James Franco has heard all of the jokes about him. He has a lot of interests — including directing movies based on books by authors like Steinbeck, Faulkner, and McCarthy. He gets it, but he doesn’t really care. The Deuce is proof of that.
When you hear about how much work Franco did on the new HBO drama, it almost sounds like a parody of his multitasking. Not only does the actor play one of the central figures of the ’70s-era ensemble, the Times Square bartender Vincent, he also plays Vincent’s twin brother, Frankie.
And that’s to say nothing of his directing duties. Franco directed two episodes in the eight-episode first season, and EW was on the set during the filming of one of them.
“They thought it was impossible, not only to direct yourself as an actor, but to direct yourself as twins,” Franco said over the phone weeks after our visit. “It’s insane. But when you saw me, I was at the height of my multitasking. I sort of felt like this was things going the normal course, like, ‘Of course, I’ll direct myself as twins.’ Now that I look back, I do think it was pretty crazy.”
And coming from Franco, that’s saying something.
Filming a scene with both Vincent and Frankie in the frame is difficult enough. Those scenes would typically start with Franco as Vincent. The hair and makeup on the twins are subtly different but distinctive enough to necessitate a break for the switch. Production would run through the scene with Franco doing Vincent opposite a double playing Frankie.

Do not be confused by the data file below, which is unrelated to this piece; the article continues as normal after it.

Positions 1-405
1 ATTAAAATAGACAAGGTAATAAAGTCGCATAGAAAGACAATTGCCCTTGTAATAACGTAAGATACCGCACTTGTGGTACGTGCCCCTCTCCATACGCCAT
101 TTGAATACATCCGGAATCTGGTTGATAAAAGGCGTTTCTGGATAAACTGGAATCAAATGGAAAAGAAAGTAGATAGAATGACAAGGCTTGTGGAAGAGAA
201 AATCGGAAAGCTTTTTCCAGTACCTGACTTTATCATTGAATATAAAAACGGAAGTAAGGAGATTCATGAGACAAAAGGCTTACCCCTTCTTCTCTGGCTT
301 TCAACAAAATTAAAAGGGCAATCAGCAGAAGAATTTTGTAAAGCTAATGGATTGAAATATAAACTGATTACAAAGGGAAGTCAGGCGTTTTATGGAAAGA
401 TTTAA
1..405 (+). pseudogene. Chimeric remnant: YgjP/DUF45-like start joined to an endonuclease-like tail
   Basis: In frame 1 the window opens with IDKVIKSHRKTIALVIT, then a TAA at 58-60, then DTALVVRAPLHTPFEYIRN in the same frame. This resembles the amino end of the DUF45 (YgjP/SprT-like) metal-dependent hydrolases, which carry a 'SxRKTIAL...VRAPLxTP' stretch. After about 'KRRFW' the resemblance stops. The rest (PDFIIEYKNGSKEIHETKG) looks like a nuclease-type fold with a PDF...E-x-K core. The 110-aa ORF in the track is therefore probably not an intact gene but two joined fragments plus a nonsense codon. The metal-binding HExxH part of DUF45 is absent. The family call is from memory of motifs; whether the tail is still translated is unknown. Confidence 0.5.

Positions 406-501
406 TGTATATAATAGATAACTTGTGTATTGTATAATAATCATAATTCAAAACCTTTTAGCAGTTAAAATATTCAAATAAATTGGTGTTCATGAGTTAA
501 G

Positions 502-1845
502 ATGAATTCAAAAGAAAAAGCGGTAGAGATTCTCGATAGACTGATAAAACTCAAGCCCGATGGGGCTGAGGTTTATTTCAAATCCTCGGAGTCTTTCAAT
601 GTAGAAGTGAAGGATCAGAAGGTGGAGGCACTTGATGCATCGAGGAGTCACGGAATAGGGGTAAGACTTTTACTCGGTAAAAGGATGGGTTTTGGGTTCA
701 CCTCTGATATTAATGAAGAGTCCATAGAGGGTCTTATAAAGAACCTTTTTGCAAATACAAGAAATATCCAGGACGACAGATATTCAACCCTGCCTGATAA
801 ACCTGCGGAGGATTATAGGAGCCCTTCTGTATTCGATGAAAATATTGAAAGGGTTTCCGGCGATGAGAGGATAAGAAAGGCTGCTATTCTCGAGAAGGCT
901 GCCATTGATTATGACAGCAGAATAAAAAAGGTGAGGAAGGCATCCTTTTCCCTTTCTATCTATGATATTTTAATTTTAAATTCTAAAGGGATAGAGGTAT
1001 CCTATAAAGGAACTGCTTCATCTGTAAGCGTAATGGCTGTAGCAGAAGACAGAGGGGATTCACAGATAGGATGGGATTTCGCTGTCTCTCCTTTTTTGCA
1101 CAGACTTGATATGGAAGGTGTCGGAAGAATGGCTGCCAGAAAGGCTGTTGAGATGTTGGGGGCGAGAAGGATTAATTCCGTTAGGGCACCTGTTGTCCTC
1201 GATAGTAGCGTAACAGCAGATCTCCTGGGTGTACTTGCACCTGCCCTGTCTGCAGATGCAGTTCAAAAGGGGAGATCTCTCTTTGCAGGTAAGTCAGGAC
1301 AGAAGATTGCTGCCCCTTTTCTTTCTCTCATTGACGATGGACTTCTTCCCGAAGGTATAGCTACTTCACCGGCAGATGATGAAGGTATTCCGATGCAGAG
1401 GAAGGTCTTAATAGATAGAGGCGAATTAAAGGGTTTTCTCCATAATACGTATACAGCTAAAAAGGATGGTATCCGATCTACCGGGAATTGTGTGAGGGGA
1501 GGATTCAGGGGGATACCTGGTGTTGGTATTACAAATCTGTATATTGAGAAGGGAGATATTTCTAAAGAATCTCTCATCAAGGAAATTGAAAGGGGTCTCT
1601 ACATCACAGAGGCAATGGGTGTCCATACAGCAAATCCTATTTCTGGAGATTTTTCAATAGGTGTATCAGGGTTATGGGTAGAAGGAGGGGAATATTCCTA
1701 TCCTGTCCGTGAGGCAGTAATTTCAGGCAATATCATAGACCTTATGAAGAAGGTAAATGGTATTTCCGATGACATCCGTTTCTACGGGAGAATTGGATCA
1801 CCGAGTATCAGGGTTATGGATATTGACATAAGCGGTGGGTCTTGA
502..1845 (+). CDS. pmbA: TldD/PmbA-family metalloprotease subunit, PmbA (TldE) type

Franco, a fan of improvising, would have his brain working overtime during those scenes, thinking ahead to his Frankie time. “Normally, when I’m working with Seth Rogen and we improvise, you just improvise,” Franco said. “You throw out the line, but I wasn’t playing Frankie at that moment. In order to make the space in the performance so that I could respond as Vincent, I would have to then tell Will [his double] to try this line. It was weird.”
Once the production felt satisfied with the Vincent side, Franco would head to the makeup chair to become Frankie, and his double would change clothes. It’s usually during this downtime when the crew would capture plates — or empty frames, free of actors, that replicate the camera movements for visual effects to build off of in post. Once everyone was out of makeup, they’d redo the scene incorporating the improv they liked from the Vincent takes.
From there, it’s just a matter of some VFX wizardry in post-production, combining the two Franco takes the showrunners like best. The effect, historically achieved through a split screen, might be one of the oldest in visual storytelling, but it still has the ability to feel like magic.
Or this is all a ruse, and Franco invented a time turner, which frankly wouldn’t surprise us that much.